I recently finished reading Indian Summer: The Secret History of the End of an Empire by Alex von Tunzelmann, about the defining event in twentieth-century Indian history: the country’s 1947 independence from Britain and partition into the two separate nations of Hindu-majority India and Muslim-dominated Pakistan.
Von Tunzelmann, a young British historian, tells the story of how India went from being a multicultural yet fairly peaceful country to two separate and antagonistic nations through the personalities of five people closely involved in the events: Mohandas K. Gandhi, the Hindu moral and political leader whose nonviolent protests captured the attention of the world; Jawaharlal Nehru, India’s first prime minister, the Anglophile Brahmin from a privileged family who became a hero of the masses and whose vision for his country was resolutely secular, democratic, and socialist; Mohammad Ali Jinnah, the leader of the Muslim League, who initially opposed partition but ultimately became its strongest proponent and Governor General of independent Pakistan; and Louis “Dickie” Mountbatten, the last British viceroy, and his wife, Edwina, who had a troubled personal relationship but a shared desire to see India through to independence.
I first became fascinated with India in junior high school, and I can date my interest in Partition to the tenth grade, when I chose to write a final history paper on the subject rather than focusing on European history as we’d been doing all year. In the paper I explored the events leading up to India’s independence from the British Empire in 1947. In time more than 20 years since, I’ve continued to be fascinated by India, both its lively present and its tumultuous past. Indian Summer offered a chance to learn more, and I enjoyed von Tunzelmann’s fresh take on some of the events and personalities behind Partition. Some of the major players came across as a bit more foolish or ineffective than I was used to seeing them, and von Tunzelmann delights in the occasional absurdity of behavior or personality. She is not above the occasional good gossip. Still, she has clearly done her homework; the book is well researched and impeccably documented. In von Tunzelmann’s telling, Gandhi, Nehru, Jinnah, and the Mountbattens are no longer merely towering historical figures but flawed human beings just like the rest of us. They did the best they could but often misjudged how things would turn out.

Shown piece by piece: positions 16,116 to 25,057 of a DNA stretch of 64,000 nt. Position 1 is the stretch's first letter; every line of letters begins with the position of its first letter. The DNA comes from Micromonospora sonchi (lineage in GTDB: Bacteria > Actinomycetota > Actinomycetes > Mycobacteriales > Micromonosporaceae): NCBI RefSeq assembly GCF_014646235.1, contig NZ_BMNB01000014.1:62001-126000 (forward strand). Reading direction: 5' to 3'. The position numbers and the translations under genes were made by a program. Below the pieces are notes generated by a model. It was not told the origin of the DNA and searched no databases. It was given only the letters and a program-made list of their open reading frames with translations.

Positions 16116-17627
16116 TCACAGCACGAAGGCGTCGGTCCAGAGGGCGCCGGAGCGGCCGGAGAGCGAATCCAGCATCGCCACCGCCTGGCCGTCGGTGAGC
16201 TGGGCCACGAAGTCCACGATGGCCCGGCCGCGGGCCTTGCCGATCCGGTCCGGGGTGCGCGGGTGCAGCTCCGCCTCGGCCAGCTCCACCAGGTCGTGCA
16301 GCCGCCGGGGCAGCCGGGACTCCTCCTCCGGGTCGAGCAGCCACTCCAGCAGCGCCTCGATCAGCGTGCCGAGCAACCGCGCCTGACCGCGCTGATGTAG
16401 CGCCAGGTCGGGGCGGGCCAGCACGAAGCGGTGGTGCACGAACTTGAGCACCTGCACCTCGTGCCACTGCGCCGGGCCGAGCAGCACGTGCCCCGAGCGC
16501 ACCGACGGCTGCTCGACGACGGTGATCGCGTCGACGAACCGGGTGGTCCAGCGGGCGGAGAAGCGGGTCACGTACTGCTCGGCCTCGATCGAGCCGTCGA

Tragically, Indian Summer suggests that there were plenty of occasions when, had India’s leaders behaved differently, the country might well have gone down an entirely different path – perhaps avoiding partition and the devastating communal violence that followed. Still, there were also plenty of situations in which the actions of a single leader positively influenced specific outcomes, such as Gandhi stopping riots through the sheer force of moral leadership or Nehru holding much of India together through his personality and political skills. Both the story of two fledgling nations and a study of how individual actors can influence history, Indian Summer is a compelling book.